Despite a pandemic that has forced changes in the sports journalism industry, the four winners of the 2020 APSE scholarships are busy working this summer.
Matt Cohen, who will be a junior at Indiana, is awarded the Jack Berninger Scholarship; Aria Gerson, a senior at Michigan, will receive the Roy Hewitt Scholarship; Ryan McFadden, a graduate student at Maryland, is awarded the Tim Wheatley Scholarship; and Christina Long, a senior at Missouri, will receive the Joe Sullivan Scholarship.
APSE awards four scholarships of $1,500 each to collegiate sports journalists. The scholarships are awarded based on the quality of the journalism, academic record, and need. The scholarship was established in 2007 by then-APSE president Mike Fannin. All four winners will also be given APSE student memberships.
Cohen is interning this summer at The Oregonian in Portland.
At Indiana, he earned the position of sports editor of the Indiana Daily Student during his freshman year. He took over the football and men’s basketball beats as a sophomore and plans to remain in those roles.
Cohen spent five months working ahead in anticipation that former coach Bobby Knight would return to Indiana. He says the story he wrote is the best product of his writing career.
“I’d like to think even before the pandemic … sports stories were not [just] writing about games, but how human lives are being affected,” said Cohen, who is from Bethesda, Md.
Cohen has also done work for the student-run website, The Hoosier Network.
Gerson is spending the summer as an intern at USA Today in Virginia after being named one of eight AWSM Scholars. She has been working at the student-run Michigan Daily since she was a freshman. Gerson is scheduled to cover football for the second year in a row.
Last summer she landed an internship at the Cape Cod Times. She also worked as a stringer for the Associated Press in 2018, covering Michigan football games.
Gerson is determined to be a journalist after she graduates and has adapted to changes in how reporters are finding and delivering stories.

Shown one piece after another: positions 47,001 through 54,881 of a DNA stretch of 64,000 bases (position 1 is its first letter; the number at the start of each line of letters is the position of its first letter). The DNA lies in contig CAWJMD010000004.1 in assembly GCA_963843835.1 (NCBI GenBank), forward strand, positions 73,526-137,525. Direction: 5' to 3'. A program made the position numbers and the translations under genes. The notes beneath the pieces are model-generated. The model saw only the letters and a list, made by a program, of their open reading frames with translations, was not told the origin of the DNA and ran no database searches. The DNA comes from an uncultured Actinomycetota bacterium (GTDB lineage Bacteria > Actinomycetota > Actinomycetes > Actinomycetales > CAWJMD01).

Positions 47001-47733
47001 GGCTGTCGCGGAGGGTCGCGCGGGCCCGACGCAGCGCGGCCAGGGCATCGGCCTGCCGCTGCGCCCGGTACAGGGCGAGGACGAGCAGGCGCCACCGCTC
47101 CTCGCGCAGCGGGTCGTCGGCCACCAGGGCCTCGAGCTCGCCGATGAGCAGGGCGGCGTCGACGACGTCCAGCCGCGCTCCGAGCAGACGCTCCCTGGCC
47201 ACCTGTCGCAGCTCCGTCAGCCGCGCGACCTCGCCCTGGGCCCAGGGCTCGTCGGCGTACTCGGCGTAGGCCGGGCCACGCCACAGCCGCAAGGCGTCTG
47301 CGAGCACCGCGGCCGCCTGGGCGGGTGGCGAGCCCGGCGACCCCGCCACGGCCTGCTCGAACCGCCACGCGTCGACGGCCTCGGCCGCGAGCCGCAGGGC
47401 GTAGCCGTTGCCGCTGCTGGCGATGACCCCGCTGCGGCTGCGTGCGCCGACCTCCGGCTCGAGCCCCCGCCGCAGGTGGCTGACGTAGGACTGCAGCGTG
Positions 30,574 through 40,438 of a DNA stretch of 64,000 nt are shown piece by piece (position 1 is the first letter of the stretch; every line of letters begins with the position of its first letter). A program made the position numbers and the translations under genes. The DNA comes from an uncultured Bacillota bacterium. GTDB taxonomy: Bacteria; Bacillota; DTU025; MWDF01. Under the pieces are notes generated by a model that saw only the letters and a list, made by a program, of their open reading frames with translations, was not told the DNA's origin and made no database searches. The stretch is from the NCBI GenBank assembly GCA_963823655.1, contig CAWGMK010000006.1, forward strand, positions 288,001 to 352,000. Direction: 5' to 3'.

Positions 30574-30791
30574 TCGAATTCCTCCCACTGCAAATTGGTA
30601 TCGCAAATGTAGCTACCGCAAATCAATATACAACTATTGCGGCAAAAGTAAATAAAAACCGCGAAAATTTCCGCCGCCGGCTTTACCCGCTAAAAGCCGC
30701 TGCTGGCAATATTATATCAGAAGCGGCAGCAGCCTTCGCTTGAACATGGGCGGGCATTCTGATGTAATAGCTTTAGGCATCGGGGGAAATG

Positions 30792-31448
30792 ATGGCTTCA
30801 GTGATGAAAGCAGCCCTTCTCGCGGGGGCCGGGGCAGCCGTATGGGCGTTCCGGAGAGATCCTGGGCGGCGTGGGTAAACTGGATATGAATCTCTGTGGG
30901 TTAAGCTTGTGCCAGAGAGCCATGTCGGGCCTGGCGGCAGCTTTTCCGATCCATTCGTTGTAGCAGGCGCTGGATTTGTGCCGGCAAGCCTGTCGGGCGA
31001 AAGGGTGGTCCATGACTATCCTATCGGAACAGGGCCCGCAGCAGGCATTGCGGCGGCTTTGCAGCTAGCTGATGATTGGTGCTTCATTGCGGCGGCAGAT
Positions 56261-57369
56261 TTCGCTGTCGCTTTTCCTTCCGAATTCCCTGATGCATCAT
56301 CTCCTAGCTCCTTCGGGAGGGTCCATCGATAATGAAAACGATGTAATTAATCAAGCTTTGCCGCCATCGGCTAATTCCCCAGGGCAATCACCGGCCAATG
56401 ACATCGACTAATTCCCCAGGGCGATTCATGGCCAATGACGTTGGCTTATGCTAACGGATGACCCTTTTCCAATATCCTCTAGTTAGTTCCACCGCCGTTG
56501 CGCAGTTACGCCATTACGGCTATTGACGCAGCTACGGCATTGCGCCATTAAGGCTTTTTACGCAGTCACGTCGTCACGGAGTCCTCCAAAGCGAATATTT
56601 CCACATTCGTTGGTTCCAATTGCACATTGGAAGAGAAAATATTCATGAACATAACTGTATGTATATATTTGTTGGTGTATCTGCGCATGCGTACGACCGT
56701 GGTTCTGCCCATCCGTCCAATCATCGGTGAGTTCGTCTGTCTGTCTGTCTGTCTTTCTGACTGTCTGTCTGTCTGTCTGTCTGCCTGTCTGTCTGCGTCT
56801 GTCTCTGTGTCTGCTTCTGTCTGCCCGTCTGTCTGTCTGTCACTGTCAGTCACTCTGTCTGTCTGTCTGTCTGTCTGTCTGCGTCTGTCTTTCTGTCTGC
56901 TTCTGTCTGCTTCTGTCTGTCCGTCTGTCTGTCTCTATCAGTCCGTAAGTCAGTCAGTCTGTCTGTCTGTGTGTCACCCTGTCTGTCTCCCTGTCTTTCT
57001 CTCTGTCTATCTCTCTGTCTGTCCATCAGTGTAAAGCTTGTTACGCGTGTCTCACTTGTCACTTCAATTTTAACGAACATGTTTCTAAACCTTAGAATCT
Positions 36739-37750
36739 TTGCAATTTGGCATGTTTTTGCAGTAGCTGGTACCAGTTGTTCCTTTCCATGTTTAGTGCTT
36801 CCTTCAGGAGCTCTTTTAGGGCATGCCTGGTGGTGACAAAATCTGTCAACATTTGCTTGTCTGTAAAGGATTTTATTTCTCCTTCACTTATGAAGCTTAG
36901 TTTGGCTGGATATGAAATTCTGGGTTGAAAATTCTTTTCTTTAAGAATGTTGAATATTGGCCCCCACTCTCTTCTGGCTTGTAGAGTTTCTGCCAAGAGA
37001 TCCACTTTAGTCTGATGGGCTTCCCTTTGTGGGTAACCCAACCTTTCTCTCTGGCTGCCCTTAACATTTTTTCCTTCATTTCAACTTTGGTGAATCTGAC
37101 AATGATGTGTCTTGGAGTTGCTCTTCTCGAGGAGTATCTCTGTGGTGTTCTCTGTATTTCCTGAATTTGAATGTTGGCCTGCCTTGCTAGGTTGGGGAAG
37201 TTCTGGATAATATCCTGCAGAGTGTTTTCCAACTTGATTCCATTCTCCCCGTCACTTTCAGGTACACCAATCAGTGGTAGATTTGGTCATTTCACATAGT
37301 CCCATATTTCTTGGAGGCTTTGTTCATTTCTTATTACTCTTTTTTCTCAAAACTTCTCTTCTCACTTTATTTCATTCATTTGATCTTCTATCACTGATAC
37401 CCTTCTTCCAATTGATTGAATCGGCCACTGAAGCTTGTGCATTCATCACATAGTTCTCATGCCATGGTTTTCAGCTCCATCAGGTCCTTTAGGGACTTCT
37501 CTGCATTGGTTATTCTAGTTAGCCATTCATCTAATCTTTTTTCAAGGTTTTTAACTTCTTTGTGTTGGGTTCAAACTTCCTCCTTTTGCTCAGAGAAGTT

“I think news outlets can be creative,” said Gerson, who is from Grand Rapids, Mich. “There’s always a need for content.”
Long spent her first two years at Missouri working for the athletic department as a photographer. She made the switch to legacy media in the fall, first working as an intern for the St. Louis Post-Dispatch, helping with coverage of Missouri football, women’s basketball and non-revenue sports.
“I felt like I was changing teams,” said Long about the switch.
In the spring, Long joined the staff of the Columbia Missourian, covering Columbia College and various high schools.
Long, who is AWSM chapter President at Missouri and treasurer for the APSE chapter, was scheduled to be an intern this summer for The Seattle Times. However, concerns about COVID-19 prevented it. Instead, she’s spending the summer on campus working for Vox Magazine as a digital and social media director.
“The day I found out about The Seattle Times internship being canceled, I let myself take that night to sit with the disappointment and a tub of ice cream,” said Long, who is from Fayetteville, Ark. “But the next day, I made myself open the laptop and start looking for other opportunities.”
McFadden didn’t know it at the time, but when he created the sports blog, Inside the Locker Room, in October 2014, covering high school sports in the D.C. area, it would be a starting point to a career in journalism.
“It was a way to help my friends around my age to get in the journalism field,” said McFadden, who attended high school basketball powerhouse DeMatha. “It became bigger than I imagined.”
McFadden graduated from Iona in New Rochelle, N.Y., in 2019. He worked at the independent school newspaper, The Ionaian, starting as a staff writer and moving up to assistant sports editor as a sophomore and sports editor his junior and senior years. His primary beats were volleyball and men’s basketball.
McFadden, who is from Cheltenham, Md., just finished his first year as a graduate student at Maryland’s Philip Merrill College of Journalism. It allowed him to be part of the college’s wire service for coverage of the Super Bowl.
For the second year in a row, McFadden is working as a freelancer for The Washington Post and has contributed stories on volleyball, cross country, ice hockey and indoor track.
This was the first time the APSE scholarship was open to graduate students.
Members of the APSE Scholarship committee are Paul Barrett of The Seattle Times, A. Sherrod Blakely of NBC Sports Boston, Julie Jag of The Salt Lake Tribune, Eric Kolenich of the Richmond Times-Dispatch, Naila Meyers of the Star Tribune (Minneapolis), David Rivera of The Record (Hackensack, N.J.), Thomas Scott of the Beaumont Enterprise, and Phil Kaplan of the Knoxville News Sentinel.